Spread the Word

Clare Lowther

Marti Jo Briggs said the reaction is usually negative when she says the word.

People often gasp, shake their heads or ask her how she can say the word.

For so long, it’s a been a dirty word — not something people said in public.

But thanks to the smash Broadway show, times are changing.

And the word isn’t so scary.

The word is vagina.

And it’s coming to the Hill.

Briggs, a Bowling Green senior, is one of about eight students performing in Western’s production of “The Vagina Monologues” at 7 tonight in the Gordon Wilson Theater Lab.

The students who are performing and the crowd that is watching will be taking part in what some may call a worldwide phenomenon.

And the show won’t hold anything back.

The conception

Eve Ensler’s concept for the Vagina Monologues was simple.

The monologues are a series of stories based on true stories women told Ensler about their most intimate part. The stories are about rape, menstruation, self-discovery and learning to enjoy sex. Some are sad, others funny.

“As Eve tells it, she hadn’t planned to write (The Vagina Monologues),” said Karen Obel, an acquaintance of Ensler and director of the V-Day College Campaign. “But one day, someone made an off-hand comment about their vagina that surprised her and caught her attention.”

Shortly thereafter, Ensler traveled worldwide, eventually talking to about 200 women between the ages of 6 and 72 about their lives. She asked them questions like, “If your vagina got dressed, what would it wear?” and “If your vagina could talk, what would it say?”

Their stories ranged from the tale of a 72-year-old woman who had never had an orgasm to the account of a young Bosnian woman’s rape.

“At first, women were reluctant to talk,” Ensler said on the one-woman show’s Web site. “They were a little shy. But once they got going, you couldn’t stop them.”

“The Vagina Monologues” began in 1996 as a small off-Broadway, one-woman show performed by Ensler. It was immediately a critical success and received a cult following. From there, the show grew in popularity and became what it is today.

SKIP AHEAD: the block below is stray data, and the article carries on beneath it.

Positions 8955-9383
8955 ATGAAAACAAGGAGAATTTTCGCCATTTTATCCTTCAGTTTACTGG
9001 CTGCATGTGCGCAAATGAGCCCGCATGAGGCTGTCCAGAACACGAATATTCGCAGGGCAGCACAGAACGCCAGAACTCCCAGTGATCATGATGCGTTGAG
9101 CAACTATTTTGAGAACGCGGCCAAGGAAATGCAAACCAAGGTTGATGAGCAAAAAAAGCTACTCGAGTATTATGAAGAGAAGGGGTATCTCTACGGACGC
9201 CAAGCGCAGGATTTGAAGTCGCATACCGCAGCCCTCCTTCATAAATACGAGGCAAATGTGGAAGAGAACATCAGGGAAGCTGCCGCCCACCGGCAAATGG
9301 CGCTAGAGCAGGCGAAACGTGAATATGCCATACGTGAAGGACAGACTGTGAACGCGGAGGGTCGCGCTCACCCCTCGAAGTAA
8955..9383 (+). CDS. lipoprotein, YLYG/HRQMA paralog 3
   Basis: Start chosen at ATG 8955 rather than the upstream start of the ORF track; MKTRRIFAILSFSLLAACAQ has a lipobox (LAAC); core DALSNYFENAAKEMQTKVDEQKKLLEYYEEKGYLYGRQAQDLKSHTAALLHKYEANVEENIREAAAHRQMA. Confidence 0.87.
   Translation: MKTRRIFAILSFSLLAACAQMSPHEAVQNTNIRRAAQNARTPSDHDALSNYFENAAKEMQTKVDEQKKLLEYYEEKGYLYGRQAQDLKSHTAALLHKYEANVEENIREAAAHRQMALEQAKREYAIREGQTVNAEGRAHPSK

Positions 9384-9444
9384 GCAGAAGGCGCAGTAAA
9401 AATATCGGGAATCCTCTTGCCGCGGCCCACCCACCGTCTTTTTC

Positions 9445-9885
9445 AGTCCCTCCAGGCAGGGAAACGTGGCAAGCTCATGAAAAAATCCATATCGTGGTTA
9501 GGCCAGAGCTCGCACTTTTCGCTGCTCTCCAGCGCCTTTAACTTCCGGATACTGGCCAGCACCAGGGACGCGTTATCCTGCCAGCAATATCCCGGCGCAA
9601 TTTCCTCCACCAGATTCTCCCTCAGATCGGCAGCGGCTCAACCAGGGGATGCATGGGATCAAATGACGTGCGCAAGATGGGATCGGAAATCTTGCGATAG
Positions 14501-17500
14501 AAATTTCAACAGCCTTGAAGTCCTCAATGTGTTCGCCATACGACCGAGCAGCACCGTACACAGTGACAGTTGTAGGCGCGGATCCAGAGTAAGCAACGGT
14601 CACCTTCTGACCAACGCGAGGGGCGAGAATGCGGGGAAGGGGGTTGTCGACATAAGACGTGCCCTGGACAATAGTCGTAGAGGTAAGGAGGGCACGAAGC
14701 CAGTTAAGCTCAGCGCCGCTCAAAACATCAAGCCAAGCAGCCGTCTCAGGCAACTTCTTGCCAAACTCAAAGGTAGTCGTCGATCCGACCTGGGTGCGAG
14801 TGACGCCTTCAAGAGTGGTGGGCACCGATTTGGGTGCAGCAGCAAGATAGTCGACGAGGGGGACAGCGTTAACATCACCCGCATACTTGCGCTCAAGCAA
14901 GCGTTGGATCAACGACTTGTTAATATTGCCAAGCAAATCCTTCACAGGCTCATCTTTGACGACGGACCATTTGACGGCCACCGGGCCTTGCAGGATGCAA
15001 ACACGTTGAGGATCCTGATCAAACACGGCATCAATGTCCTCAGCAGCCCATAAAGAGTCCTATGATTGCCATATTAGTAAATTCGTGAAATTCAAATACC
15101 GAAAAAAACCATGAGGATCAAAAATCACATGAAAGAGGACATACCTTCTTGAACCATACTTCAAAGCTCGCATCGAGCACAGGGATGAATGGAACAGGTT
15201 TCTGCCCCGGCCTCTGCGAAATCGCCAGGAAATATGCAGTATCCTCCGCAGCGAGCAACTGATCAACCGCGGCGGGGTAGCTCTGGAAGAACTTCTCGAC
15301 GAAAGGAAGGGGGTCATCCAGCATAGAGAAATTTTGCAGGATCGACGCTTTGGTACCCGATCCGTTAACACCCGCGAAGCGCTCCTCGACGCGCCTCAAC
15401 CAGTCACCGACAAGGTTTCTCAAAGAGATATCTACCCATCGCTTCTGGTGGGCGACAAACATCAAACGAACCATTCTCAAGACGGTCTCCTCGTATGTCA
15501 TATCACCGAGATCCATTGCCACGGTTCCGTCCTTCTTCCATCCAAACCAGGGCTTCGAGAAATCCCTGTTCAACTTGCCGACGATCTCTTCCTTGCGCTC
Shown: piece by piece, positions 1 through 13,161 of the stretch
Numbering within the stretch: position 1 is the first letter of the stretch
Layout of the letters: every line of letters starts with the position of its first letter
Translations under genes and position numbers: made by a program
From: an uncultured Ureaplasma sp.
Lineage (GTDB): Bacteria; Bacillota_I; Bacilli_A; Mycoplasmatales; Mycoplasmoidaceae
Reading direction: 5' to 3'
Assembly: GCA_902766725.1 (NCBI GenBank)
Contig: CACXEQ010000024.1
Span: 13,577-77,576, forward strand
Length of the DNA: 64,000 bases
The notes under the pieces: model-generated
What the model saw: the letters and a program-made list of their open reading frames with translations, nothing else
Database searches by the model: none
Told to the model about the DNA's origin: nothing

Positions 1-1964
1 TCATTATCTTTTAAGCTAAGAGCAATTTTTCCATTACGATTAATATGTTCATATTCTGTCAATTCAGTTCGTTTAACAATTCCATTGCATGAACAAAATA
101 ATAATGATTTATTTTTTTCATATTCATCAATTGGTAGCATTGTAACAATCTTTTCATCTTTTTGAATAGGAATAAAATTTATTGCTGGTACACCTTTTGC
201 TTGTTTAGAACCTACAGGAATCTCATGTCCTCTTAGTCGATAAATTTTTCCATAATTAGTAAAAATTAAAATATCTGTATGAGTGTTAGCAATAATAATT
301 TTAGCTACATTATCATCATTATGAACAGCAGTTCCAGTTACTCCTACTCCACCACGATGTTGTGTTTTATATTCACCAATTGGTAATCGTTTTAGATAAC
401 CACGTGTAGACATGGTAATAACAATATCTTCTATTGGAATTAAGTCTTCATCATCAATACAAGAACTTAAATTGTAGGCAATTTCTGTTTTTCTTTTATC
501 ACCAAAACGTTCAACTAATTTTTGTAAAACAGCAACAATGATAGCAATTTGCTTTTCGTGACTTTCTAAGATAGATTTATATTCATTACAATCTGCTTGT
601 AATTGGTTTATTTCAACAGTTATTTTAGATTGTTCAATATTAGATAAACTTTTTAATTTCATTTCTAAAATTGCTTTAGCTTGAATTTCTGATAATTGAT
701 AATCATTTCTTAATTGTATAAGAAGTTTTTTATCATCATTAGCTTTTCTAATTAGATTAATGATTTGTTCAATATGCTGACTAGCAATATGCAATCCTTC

“I could not have imagined that I would one day be talking about vaginas on talk shows in places like Athens, Greece; chanting the word vagina with 4,000 wild women in Baltimore; or having 32 public orgasms a night,” Ensler said in the introduction to “The Vagina Monologues.”

Raising awareness

Ensler was performing “The Vagina Monologues” when she developed the idea for an organization called V-Day.

She found that after her performances, women would often come to her dressing room and share their own experiences. Ensler felt that she needed a way to share these stories with the public and to also raise awareness of abuse against women around the world.

Ensler and others began working on V-Day in 1997. They thought communities all over the world could work to educate people about problems and oppressions facing women. The centerpiece of the education would be a performance of “The Vagina Monologues,” and all money raised would go to an organization that would benefit women.

On Valentine’s Day 1998, V-Day was born in New York City. The original V-Day centered around a performance of “The Vagina Monologues” starring Whoopi Goldberg, Calista Flockhart, Glenn Close and Susan Sarandon.

Since its conception, V-day has raised $14 million, $7 million of which was raised last year alone.

Reaching more audiences

Shortly after the original V-Day, Ensler and others began working on a campaign to bring V-Day to college campuses as a way to reach a new audience.